A.G. Lafley, former CEO of Procter & Gamble, in close partnership with strategic adviser Roger Martin, doubled P&G’s sales, quadrupled its profits, and increased its market value by more than $100 billion in just ten years. Now, drawn from their years of experience at P&G and the Rotman School of Management, where Martin is dean, this book shows how leaders in organizations of all sizes can guide everyday actions with larger strategic goals built around the clear, essential elements that determine business success—where to play and how to win.
The result is a playbook for winning. Lafley and Martin have created a set of five essential strategic choices that, when addressed in an integrated way, will move you ahead of your competitors. They are:
• What is our winning aspiration?
• Where will we play?
• How will we win?
• What capabilities must we have in place to win?
• What management systems are required to support our choices?
The stories of how P&G repeatedly won by applying this method to iconic brands such as Olay, Bounty, Gillette, Swiffer, and Febreze clearly illustrate how deciding on a strategic approach—and then making the right choices to support it—makes the difference between just playing the game and actually winning.
For this new edition the book has been thoroughly updated throughout. There are new chapters on nonlinear interior methods and derivative-free methods for optimization, both of which are used widely in practice and the focus of much current research. Because of the emphasis on practical methods, as well as the extensive illustrations and exercises, the book is accessible to a wide audience. It can be used as a graduate text in engineering, operations research, mathematics, computer science, and business. It also serves as a handbook for researchers and practitioners in the field. The authors have strived to produce a text that is pleasant to read, informative, and rigorous - one that reveals both the beautiful nature of the discipline and its practical side.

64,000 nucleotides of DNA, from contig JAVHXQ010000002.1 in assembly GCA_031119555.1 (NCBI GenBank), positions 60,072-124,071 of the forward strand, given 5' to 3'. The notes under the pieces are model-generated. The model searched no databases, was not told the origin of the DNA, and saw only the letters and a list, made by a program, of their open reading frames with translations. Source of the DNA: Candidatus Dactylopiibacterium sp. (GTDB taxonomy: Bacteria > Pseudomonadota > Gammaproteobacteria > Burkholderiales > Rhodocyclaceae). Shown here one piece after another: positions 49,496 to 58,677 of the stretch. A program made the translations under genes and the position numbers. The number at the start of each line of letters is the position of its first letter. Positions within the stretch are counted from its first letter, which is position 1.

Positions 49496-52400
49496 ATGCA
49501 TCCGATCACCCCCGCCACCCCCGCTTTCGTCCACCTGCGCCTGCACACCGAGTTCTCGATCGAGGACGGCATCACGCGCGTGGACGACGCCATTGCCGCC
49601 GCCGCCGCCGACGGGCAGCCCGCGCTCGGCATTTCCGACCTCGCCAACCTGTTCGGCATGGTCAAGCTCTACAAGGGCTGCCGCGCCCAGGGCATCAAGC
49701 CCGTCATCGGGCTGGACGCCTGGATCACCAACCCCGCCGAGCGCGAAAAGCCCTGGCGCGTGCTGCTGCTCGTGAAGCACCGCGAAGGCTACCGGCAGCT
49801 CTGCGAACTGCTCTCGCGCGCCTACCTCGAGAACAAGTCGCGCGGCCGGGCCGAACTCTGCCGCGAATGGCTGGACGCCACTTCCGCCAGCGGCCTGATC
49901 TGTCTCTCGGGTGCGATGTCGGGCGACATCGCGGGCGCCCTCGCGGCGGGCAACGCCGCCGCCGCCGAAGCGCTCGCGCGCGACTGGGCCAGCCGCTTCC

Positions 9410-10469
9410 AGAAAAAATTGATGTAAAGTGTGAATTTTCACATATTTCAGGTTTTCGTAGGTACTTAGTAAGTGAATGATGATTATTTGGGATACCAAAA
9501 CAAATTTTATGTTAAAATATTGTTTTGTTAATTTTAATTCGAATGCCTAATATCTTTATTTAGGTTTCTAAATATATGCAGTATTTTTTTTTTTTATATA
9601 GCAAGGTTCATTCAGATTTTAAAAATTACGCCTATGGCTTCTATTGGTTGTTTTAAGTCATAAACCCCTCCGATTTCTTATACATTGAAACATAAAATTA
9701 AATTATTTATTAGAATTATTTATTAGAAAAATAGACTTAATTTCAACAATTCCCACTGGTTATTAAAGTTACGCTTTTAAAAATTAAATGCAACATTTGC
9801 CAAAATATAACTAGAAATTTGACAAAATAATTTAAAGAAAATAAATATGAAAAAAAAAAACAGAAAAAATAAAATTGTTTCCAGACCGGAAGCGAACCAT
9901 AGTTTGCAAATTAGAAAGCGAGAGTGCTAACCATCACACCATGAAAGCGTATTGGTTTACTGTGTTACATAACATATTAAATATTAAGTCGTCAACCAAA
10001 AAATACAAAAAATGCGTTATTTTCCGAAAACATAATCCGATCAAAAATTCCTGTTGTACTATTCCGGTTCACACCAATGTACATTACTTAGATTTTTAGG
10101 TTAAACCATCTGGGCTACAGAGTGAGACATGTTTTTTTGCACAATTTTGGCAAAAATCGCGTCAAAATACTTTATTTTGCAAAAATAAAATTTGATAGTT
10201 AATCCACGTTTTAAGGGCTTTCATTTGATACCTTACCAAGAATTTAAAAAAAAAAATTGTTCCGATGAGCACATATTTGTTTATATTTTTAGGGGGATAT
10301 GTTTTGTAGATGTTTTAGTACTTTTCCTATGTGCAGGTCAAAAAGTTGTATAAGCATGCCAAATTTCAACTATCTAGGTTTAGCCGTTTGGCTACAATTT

There is a selected solutions manual for instructors for the new edition.
At the core of Smarter Faster Better are eight key productivity concepts—from motivation and goal setting to focus and decision making—that explain why some people and companies get so much done. Drawing on the latest findings in neuroscience, psychology, and behavioral economics—as well as the experiences of CEOs, educational reformers, four-star generals, FBI agents, airplane pilots, and Broadway songwriters—this painstakingly researched book explains that the most productive people, companies, and organizations don’t merely act differently.
They view the world, and their choices, in profoundly different ways.
A young woman drops out of a PhD program and starts playing poker. By training herself to envision contradictory futures, she learns to anticipate her opponents’ missteps—and becomes one of the most successful players in the world.
A group of data scientists at Google embark on a four-year study of how the best teams function, and find that how a group interacts is more important than who is in the group—a principle, it turns out, that also helps explain why Saturday Night Live became a hit.
A Marine Corps general, faced with low morale among recruits, reimagines boot camp—and discovers that instilling a “bias toward action” can turn even the most directionless teenagers into self-motivating achievers.